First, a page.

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Comment It Is Not All Bad (Score 1) 410

April 1, 2012

Bluffdale, UT (AP)

In welcome news to the nation’s cell phone users, the National Security Agency has announced that it will reduce dropped calls by up to 25%. Through the construction of NSA’s new Bluffdale, Utah data center, a common cause of dropped calls will soon be eliminated. “We are pleased to be able to improve the day to day lives of Americans,” said NSA spokesman Ken White. Cell phone users can expect to see improvements in dropped calls by mid-2013.

“As everyone knows, cell phones are not protected by privacy laws,” said White. “For the past ten years, the NSA has been monitoring most cell phone conversations to identify terrorist and other threats to national security.” NSA technicians recently discovered that their surveillance technology would sometimes drop a call as a phone travelled from one radio tower’s region to another. “Basically, driving too fast from one tower to the next confused the monitoring technology, so the call was simply dropped.”

To solve this problem, the NSA is building a new data center that has the ability to buffer, or store, huge amounts of phone and internet data for later analysis. The $2 billion building is nearly 23 acres in size and is expected to employ thousands of Utahans, known for being polyglots. Overall, the NSA’s budget, employee headcount, and most operations are classified.

Local residents are welcoming the change to their community. Rancher and long-time political activist Terry Buckholder said “when the NSA came to buy my ranch land, I was thrilled. They paid me a very attractive price.” Bluffdale mayor Derk Timothy also supports the project. “We welcome the economic growth the new NSA data center will bring our community. We fully expect the NSA to be a good neighbor and a partner in our future.”

There has been some concern from civil liberties proponents. In a recent Wired Magazine article, a former NSA official expressed his concern that the NSA’s activities are too intrusive and violate a citizen’s right to privacy. The American Civil Liberties Union also has some concerns. Spokeswoman Rita Sklar said “this technology is very powerful and could be used to spy on ordinary Americans. In the hands of a Republican administration, that would concern us greatly.”

Still, most people are excited to learn that they will suffer fewer dropped calls. Said Beth Ruby, Des Moines: “Whatever the government can do to improve my cell phone performance and reduce dropped calls, I support.” Rod Rennick of Dallas, TX had similar sentiments. “I see it like the airport TSA. Anything the government can do to improve my safety, even a little, is worth the inconvenience and intrusion to me. Also, I am really looking forward to fewer dropped calls,” said the father of two.

Comment Re:Fukushima Death Toll Approaches Zero (Score 1) 168

What I meant by private deaths is that some of the workers at the plant may have exposed themselves to a lot of radation while trying to resolve the crisis. They may die an early death.

Since everyone dies, it is truly hard to say what the cause of death was decades after an event. Japan is a nation of smokers, and that is proven to be unhealthy. I can tell you do not like corporations (whatever 'the industry' is that does all these bad things), but one thing is clear: life expectancy has about doubled since these various corporate evils were introduced.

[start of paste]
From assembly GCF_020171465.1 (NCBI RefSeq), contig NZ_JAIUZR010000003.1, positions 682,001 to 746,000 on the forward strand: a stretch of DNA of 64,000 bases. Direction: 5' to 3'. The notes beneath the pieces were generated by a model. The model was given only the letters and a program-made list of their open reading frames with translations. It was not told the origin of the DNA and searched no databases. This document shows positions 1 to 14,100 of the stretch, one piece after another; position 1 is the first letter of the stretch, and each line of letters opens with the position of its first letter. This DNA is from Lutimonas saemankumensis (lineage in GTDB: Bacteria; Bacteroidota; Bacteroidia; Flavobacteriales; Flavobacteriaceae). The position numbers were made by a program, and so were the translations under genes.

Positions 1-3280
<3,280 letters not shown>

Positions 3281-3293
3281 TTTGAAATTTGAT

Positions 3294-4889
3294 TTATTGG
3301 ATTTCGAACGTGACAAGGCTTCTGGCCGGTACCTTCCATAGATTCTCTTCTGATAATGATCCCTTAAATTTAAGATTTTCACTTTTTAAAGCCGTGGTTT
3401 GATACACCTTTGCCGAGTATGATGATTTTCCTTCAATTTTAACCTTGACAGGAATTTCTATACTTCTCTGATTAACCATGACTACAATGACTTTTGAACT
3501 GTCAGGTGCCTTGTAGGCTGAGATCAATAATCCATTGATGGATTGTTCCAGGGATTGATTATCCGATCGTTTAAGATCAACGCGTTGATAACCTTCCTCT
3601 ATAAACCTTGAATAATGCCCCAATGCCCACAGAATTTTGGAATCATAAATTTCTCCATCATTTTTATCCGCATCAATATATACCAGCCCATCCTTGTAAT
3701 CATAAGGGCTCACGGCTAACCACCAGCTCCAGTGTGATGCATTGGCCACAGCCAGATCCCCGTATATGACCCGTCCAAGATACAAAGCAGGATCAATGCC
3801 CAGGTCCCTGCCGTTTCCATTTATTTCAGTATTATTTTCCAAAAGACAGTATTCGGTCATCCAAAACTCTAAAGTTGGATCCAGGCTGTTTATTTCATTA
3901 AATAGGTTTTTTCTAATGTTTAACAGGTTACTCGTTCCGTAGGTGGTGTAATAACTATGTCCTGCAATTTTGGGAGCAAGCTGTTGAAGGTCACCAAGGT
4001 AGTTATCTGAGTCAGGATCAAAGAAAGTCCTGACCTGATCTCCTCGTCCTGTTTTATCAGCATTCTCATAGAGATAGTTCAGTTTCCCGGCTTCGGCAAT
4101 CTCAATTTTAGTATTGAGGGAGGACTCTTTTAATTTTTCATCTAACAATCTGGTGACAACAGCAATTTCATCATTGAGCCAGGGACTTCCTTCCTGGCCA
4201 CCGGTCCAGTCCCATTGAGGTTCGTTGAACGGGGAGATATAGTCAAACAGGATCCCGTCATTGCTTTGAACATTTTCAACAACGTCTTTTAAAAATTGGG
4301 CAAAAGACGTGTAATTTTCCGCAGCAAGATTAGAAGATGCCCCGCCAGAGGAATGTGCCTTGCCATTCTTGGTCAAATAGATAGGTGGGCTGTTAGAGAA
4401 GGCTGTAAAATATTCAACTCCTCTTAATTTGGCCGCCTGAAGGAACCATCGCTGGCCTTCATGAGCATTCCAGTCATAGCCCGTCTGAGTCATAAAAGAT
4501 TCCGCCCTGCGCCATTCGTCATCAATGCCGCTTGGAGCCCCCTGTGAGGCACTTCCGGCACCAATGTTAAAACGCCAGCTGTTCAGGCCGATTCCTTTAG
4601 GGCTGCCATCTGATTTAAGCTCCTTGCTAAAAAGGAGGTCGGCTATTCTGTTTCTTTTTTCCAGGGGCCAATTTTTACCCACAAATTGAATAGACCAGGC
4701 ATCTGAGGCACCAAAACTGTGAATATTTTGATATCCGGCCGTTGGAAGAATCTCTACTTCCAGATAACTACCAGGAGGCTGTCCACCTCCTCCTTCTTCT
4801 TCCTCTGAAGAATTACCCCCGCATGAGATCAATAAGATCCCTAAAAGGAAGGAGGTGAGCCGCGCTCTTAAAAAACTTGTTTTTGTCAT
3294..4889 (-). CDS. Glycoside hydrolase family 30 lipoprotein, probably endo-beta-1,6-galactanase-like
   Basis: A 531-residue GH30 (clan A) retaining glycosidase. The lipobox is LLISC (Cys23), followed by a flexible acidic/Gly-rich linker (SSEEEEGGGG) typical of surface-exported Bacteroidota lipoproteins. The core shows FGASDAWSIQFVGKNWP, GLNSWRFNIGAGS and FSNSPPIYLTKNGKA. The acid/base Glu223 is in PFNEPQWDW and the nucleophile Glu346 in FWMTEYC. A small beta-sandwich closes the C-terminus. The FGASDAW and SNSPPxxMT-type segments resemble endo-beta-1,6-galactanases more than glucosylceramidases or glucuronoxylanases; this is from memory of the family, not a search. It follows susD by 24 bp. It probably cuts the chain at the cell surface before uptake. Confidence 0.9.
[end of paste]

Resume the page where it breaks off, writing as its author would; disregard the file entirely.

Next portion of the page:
Comment Fukushima Death Toll Approaches Zero (Score 1) 168

The Fukushima plants were hit with a heavy earthquake. The ground they sat upon was lowered by something like 6 - 11 feet. The power lines that could have powered the coolant pumps were destroyed. A tsunami flooded the site and fouled the backup generators. The containment buildings exploded. The containment vessels cracked. On top of all that, the reactors are based on 40 year old designs.

This is about as bad of scenario as one could imagine, yet there were no public deaths. That sounds to me like nuclear power is in fact safe and robust, and the worst case scenario is bad but not catastrophic.

Comment Re:Consider the author (Score 2) 729

I did not engage in ad hominem attack. If I called him a jerk or typical ivory tower liberal, that would be an unfair attack. The fact that Rowthorn has published for a radical communist magazine (black dwarf) and is an atheist is a relevant issue because these points of view relate directly to the study's subject matter.
Flame all you want, but Rowthorn's radical views are the 'unscientific' element to this discussion, and the study only makes sense if one assumes that God does not exist and that a single gene is responsible for mass delusion.

Comment Just a smaller version of GE (Score 1) 759

So, GOP candidates target advertisement to conservative blogs, and the OP thinks they are overpaying. That seems like a conspiracy built on a nice fluffy cloud. Who is to say that the value of highly targeted advertising is not worth 10x more than general web advertising? Perhaps each conservative blog impression generates 10x the donations and votes as does a general web ad impression. That is not at all uncommon in marketing to pay extra for a proven desirable demographic.

Perhaps GOP candidates have to do this because the major media outlets are closed to them. GE actively campaigned for Pres. Obama in 2008 through its NBC and MSNBC outlets and later received billions of dollars in bailouts and stimulus. I can assure /. that my small company got nothing. I can fabricate the exact same conspiracy theory as the OP with Obama and GE, except in reverse. The only difference is my conspiracy theory involves flushing public money down the toilet.

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